Three decisions that made Mentone Grammar


By P. Russell Lea (1961)

If you believe in something strongly enough, you back your judgement and take a punt on it. Inevitably, your judgement will be proved right more times than it is wrong.

Whichever way you look at it, there have been three critical phases in the 90-year history of Mentone Grammar in which those guiding the fortunes of this great School backed their judgement – and won.

In each, it was the vision of those charged with responsibility for the School which propelled it forward and on onward.

The first was in 1923 when local resident and Melbourne solicitor, J. Allan Anderson and other leading lights of the district who were mainly vestrymen and parishioners of St Augustine’s Anglican Church in Como Parade, Mentone decided to start a new School despite the fact that a church School bearing the name Mentone Grammar had been established just three years earlier.

Anderson and his team believed they had the ability to win over the parents and re-establish the School - which had previously operated in a church hall at St Augustine’s - in Stawell Street, off what is now known as Warrigal Road.

Fate played an ugly hand late in 1929 when the Great Depression hit. Student numbers fell and keeping the School afloat was an ever threatening problem until a group of seven parents stepped in to bale it out.

Just two years later, the School suffered another setback when its founding Headmaster, Henry L. Tonkin decided to accept the position of Headmaster at Camberwell Grammar following a family bereavement.

The second occurred in 1957 when the School Board led by Finlay Anderson, the solicitor son of J. Allan Anderson, engineered a period of rapid change which finally laid the foundation of a financially secure School.

Student numbers in that year had grown to more than 650 but the constant lack of funding meant the School did not have sufficient classrooms and other facilities to meet the needs of an increasing School population.

Now under extreme financial pressure Thorold believed the only way forward was for the School to be incorporated.  He canvassed the idea and Anderson, together with four other like–minded residents of Mentone who were either parents of students at the School or in the case of one, an Old Mentonian, bought the School on very generous terms. Effectively, the new Board had bailed Thorold out, although they allowed him to remain as Registrar.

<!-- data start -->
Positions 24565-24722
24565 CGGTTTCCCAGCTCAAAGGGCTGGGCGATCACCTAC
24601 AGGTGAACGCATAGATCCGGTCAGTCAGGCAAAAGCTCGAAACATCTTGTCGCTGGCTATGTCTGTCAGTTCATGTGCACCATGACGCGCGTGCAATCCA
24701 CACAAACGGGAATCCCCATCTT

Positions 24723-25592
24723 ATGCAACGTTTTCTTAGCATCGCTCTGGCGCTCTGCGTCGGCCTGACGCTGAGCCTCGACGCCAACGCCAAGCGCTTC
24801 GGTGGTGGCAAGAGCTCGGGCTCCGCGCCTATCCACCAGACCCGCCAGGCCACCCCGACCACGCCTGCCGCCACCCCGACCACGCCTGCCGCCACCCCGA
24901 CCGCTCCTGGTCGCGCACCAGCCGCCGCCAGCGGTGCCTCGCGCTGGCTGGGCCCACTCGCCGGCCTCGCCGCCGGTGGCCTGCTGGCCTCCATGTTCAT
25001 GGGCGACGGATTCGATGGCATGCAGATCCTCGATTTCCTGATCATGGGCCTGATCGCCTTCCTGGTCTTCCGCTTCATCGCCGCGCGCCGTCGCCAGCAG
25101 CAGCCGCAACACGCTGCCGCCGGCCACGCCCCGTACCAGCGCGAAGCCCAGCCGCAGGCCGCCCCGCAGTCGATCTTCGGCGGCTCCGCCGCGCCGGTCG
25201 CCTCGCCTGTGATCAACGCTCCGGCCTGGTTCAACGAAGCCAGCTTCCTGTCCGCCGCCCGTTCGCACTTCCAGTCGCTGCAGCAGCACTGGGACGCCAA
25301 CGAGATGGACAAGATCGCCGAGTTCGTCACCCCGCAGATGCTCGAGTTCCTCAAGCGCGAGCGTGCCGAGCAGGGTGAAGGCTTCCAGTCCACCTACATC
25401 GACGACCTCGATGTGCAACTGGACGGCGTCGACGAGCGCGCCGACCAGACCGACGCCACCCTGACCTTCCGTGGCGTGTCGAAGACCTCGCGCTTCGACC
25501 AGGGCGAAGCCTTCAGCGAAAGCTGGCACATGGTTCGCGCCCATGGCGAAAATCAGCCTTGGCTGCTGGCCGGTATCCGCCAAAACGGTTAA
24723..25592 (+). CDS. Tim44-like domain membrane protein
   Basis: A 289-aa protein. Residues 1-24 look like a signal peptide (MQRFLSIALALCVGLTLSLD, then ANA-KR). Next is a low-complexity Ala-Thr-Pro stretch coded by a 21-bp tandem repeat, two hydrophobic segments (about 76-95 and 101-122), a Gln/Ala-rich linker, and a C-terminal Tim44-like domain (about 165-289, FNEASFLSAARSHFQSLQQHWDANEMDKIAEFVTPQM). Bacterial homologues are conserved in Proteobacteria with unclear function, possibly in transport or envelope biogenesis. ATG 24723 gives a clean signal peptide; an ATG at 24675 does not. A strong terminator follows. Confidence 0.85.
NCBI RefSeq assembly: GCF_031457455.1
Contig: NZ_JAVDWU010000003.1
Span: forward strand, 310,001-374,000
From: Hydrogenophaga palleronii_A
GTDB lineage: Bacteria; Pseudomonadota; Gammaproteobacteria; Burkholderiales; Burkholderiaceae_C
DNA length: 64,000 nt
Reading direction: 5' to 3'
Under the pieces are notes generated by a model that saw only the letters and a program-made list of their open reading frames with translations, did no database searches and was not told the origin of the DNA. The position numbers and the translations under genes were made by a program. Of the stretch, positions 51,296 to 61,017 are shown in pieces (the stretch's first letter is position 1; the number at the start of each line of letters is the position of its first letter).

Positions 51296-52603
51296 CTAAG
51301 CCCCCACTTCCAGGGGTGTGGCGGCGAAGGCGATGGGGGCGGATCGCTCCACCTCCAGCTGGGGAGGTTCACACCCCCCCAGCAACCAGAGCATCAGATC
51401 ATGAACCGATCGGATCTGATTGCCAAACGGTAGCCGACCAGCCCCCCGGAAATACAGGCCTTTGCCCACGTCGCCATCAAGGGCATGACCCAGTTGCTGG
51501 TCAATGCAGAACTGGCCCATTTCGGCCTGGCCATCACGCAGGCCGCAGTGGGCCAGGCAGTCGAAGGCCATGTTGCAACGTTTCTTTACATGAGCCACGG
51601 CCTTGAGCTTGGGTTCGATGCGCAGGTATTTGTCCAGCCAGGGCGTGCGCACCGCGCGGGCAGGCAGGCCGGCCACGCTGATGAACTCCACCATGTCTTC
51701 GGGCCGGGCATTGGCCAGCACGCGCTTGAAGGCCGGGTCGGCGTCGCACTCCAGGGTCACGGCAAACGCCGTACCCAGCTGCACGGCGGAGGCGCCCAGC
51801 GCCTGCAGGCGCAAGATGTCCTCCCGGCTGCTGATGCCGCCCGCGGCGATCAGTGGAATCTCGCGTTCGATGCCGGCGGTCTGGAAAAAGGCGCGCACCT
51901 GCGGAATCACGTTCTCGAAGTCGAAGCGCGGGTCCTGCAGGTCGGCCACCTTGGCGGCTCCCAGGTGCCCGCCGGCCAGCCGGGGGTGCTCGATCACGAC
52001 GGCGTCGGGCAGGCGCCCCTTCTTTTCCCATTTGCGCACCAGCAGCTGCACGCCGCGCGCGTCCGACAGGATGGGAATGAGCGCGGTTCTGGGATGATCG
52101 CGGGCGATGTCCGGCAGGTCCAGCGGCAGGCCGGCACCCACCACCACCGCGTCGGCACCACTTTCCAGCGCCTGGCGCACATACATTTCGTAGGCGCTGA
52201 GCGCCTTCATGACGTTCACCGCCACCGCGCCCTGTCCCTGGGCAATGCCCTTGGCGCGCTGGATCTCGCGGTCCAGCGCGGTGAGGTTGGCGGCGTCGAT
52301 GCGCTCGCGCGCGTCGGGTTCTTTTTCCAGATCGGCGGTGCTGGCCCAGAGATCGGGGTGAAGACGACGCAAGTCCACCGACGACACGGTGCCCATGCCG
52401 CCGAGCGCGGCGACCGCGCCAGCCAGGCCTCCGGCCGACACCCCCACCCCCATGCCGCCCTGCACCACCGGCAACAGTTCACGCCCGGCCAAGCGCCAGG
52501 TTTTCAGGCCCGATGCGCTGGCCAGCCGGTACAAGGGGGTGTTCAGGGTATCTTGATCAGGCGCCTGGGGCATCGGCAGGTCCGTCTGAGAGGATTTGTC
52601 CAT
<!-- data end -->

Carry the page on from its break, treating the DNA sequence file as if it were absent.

In September 1957, Thorold applied for the School to come under the aegis of the Anglican Diocese of Melbourne, formally cementing the School’s long-term relationship with the church and, in particular, St Augustine’s.

The new Board now had to establish a master plan and it required engineering the retirement of 16-year veteran Headmaster, Lionel Large.

Mentone had become a member of the Associated Grammar Schools of Victoria in 1958 and with it came membership of the Headmasters’ Conference, which Thorold attended despite the fact that representatives from other Schools were Headmasters and that Thorold himself freely admitted Large’s professional qualifications entitled him to be present.

This impasse presented a relationship problem and the Board admitted what Large had felt for some time, a reluctance on their part to endorse his professional standing.

The Board’s first move was to reduce Large’s wages based on his workload which was subsequently reversed. Then they introduced a retirement age of 60 for Mentone’s Headmaster which impacted on the 59-year-old Large. He retired at the end of the second term of 1960.

Next they had to manoeuvre Thorold out of his Principal’s role so that the new Headmaster had unfettered control of the academic aspects of the School.

Finally, the Board had to recruit the right person for the job of Headmaster of Mentone Grammar School.

From 37 enquiries, the Board chose a 33-year-old Keith W. Jones who commenced as Headmaster in 1961. Initially, he was not impressed with what he had found at Mentone during his first interview and two of four Headmasters he consulted in Melbourne warned him off the position altogether.

Thorold had, by now, become Registrar so Jones met with him to discuss his role and was later forced to stamp his authority on the relationship. Soon after his started his long reign as Headmaster, Thorold offered him Large’s old office which faced the oval. “No,” replied Jones, “I will have the front room, the one you now occupy. You may have the room next door,” he added.

For the next 26 years Jones continued to lead the School until ill-health forced him to resign in 1987. He died shortly after on January 10, 1988.

The third gamble occurred in 2004 when the Board, concerned that the student population had flat - lined and with the School facing an uncertain future, decided the time had come to become co-educational. Initial overtures to amalgamate with Mentone Girls’ Grammar, which would have provided greater shared facilities for both Schools were declined and there was also opposition from past students and members of the local community.

But the Board was not deterred and the first girls were enrolled in 2006. Enrolments grew so that by the start of 2013 they stood at 1300 - 900 boys and 400 girls. Again, the Board was proved right.